Glimpses of grace seen in the everyday

Posts tagged ‘God’s power’

Awesome! Or is it?

A computer game that my husband and I enjoy has an irritating habit of describing our every success as “Awesome!”  This word seems to be the current version of what what used to be neat, cool, or groovy (hate that one!).  But wait a minute!  What is really awesome? 

Awe:  an overwhelming feeling of reverence, admiration, fear, etc., produced by that which is grand, sublime, extremely powerful, or the like.  (Dictionary definition)

From this word comes “awesome,” which should describe things that produce that feeling of awe.  Truly awesome things leave us speechless, weak-kneed, overwhelmed by a grandeur far beyond the ordinary, beyond human comprehension.  My husband uses “awe” to describe the feeling he had when he first saw the Grand Canyon.  It’s how I feel when viewing a particularly beautiful sunset.  When examining the intricate detail of a flower.  Or even when watching the miracle of a huge jetliner soaring gracefully through the sky. It’s other-worldly, evidence of Someone far wiser and more powerful than we are who is showing us a taste of super-human majesty.

If we dumb down the word “awesome” to a mere expression of approval (e.g. the taste of your sandwich), what other word is left to express the feeling inspired by God’s wonderful works that bedazzle our eyes, minds, and imagination?  Or do we have our eyes so glued to our mirrors, menus, and manmade gadgets that we no longer lift them up to see what is truly awesome? 

Click below to enjoy a stirring rendition of “Our God is an Awesome God”—with pictures of His breathtaking creation.  NOW, THIS IS REALLY AWESOME!

http://www.youtube.com/watch?v=aaU6EMR37NA

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Worthy of My Worship

Infinitely high and holy, yet not remote. 
Intimate, yet demanding reverence. 
Self-revealing, yet beyond comprehension.

Galaxy & DNA

No matter how much we study and learn about God, it is just the tip of the iceberg.  This is the God whose universe extends way beyond the visible universe 14 billion light years beyond us.  (See the link in my previous post.)  No matter how powerful a telescope or microscope could be made, we could never approach the limit of God’s incredible creation.  Here’s a beautiful description of His greatness:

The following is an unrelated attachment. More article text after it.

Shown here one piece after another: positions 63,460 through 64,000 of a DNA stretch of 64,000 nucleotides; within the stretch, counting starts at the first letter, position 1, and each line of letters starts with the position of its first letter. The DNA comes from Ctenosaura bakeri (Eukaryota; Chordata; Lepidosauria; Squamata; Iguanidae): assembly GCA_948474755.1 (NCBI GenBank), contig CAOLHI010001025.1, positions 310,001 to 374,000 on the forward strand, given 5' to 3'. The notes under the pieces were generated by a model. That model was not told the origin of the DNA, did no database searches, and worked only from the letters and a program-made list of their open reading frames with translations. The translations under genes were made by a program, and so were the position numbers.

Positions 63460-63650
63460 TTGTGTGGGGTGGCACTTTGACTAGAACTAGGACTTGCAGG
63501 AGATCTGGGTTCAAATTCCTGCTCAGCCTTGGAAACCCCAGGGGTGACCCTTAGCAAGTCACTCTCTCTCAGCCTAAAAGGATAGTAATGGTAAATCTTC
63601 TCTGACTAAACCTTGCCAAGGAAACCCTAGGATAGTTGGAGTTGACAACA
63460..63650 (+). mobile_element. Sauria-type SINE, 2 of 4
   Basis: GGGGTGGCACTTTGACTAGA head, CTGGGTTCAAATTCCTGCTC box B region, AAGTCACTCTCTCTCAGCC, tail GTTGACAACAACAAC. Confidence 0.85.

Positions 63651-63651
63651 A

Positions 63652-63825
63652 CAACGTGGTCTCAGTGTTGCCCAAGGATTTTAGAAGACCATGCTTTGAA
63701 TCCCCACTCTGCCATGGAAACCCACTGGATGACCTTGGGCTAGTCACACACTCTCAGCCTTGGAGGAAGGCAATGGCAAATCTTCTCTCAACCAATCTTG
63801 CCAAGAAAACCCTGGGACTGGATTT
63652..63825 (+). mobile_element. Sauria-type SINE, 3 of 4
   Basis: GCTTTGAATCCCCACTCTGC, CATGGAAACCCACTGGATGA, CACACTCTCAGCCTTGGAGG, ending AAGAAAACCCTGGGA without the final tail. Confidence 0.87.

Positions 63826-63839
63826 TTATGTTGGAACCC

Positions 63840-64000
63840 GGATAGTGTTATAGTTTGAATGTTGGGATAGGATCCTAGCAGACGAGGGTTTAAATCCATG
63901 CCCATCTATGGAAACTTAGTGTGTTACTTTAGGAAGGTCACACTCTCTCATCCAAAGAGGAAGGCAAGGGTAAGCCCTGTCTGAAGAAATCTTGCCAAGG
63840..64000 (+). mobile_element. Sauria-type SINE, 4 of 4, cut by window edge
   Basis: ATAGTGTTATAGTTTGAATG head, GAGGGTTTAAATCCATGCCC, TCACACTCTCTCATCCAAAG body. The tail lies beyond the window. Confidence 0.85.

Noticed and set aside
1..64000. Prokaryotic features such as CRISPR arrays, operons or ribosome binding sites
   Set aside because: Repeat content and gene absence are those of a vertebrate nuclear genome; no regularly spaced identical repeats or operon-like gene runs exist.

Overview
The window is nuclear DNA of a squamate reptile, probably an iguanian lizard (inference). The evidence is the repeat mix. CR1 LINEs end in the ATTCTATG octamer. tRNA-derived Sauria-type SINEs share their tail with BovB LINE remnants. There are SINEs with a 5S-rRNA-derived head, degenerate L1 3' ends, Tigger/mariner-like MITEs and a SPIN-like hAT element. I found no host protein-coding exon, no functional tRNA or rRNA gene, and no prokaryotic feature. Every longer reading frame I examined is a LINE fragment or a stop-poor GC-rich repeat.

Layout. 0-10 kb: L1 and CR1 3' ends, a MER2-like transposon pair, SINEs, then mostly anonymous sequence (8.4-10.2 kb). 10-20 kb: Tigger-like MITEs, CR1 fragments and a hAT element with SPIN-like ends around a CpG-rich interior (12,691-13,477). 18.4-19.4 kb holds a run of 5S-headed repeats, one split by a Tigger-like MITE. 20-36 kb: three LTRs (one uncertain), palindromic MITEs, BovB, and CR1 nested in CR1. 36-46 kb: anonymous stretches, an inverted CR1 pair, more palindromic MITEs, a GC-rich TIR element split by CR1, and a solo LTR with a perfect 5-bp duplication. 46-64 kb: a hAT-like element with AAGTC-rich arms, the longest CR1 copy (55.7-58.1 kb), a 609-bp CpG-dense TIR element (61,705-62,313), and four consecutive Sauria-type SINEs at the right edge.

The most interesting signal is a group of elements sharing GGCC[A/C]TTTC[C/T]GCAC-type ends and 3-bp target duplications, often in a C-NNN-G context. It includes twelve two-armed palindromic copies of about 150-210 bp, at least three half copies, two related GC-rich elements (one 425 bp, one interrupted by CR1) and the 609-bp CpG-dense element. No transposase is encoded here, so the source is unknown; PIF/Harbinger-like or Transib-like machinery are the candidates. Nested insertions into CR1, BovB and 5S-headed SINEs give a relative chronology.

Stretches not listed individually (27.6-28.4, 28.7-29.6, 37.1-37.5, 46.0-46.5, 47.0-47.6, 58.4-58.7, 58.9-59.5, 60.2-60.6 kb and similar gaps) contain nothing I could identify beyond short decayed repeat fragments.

Oh, the depth of the riches of the wisdom and knowledge of God!
How unsearchable his judgments,
   and his paths beyond tracing out!
Who has known the mind of the Lord?
Or who has been his counselor?”
Who has ever given to God,
   that God should repay him?”
For from him and through him and to him are all things.
To him be the glory forever! Amen.
  (Romans 11:33-36)

And yet we see this same God becoming a newborn baby in a feeding trough—and later publicly executed as a criminal—to win our hearts and make a way for us to be with Him forever! 

I am delighted to love and serve a God who is so great I could never wrap my mind around him—but whom I can embrace with my whole being as I feel His arms around me.  What a wonderful mystery!

Divine Irony

Job is a drama in at least three acts.  An irony where poor Job, as well as his friends, are totally oblivious of the real drama behind the scenes.

First (after Job is introduced), Satan shows up in God’s throne room and makes a bet with God that he can make Job sin.  God consents, confident that his model child, will not fail.  (I wonder, would God bet on me?) 

Then the curtains close on the heavenly stage and our attention is redirected to the earthly stage where Job is hit with one tragedy after another.  He endures days and nights of grief and suffering along with wave after wave of harangue from his so-called “friends.”  Everyone is sure that they are right, and here’s why:

1.  Job’s perspective:  a)  He knows he hasn’t sinned.  b)  Good people are not supposed to suffer.  c)  God is in control of all that happens.

Job’s conclusion:  God is being unjust, so Job desperately seeks an audience with Him.

2.  Job’s friends’ perspective:  a) Job is suffering.  b) Suffering is always the punishment for sin, just as prosperity is always the reward for righteousness.  c)  God is just.

Their conclusion:  Job has sinned and needs to repent.

3.  God’s perspective:  a)  Job is the model of righteousness.  b) God is both just and wise, but not limited to human standards.  c) His purpose is beyond the knowledge of  the humans.  Then in chapters 38-41, God blows them all away from a whirlwind with a tour of His magnificent power in creation.  No answers for the questions they asked–just He Himself!!! 

In the third main part of this drama, Job gets the prize!  He has endured and won.  He receives restored health, double his original wealth, and another whole family, including 3 gorgeous daughters. 

But most of all, God is vindicated. 

How can this story help me when I look at what’s happening to me, those I care about, my nation, and the world around me?  In Job’s darkness, his expression of hope shines all the brighter:

But he knows the way that I take;
when he has tested me, I will come forth as gold.  (23:10)   Rainbow

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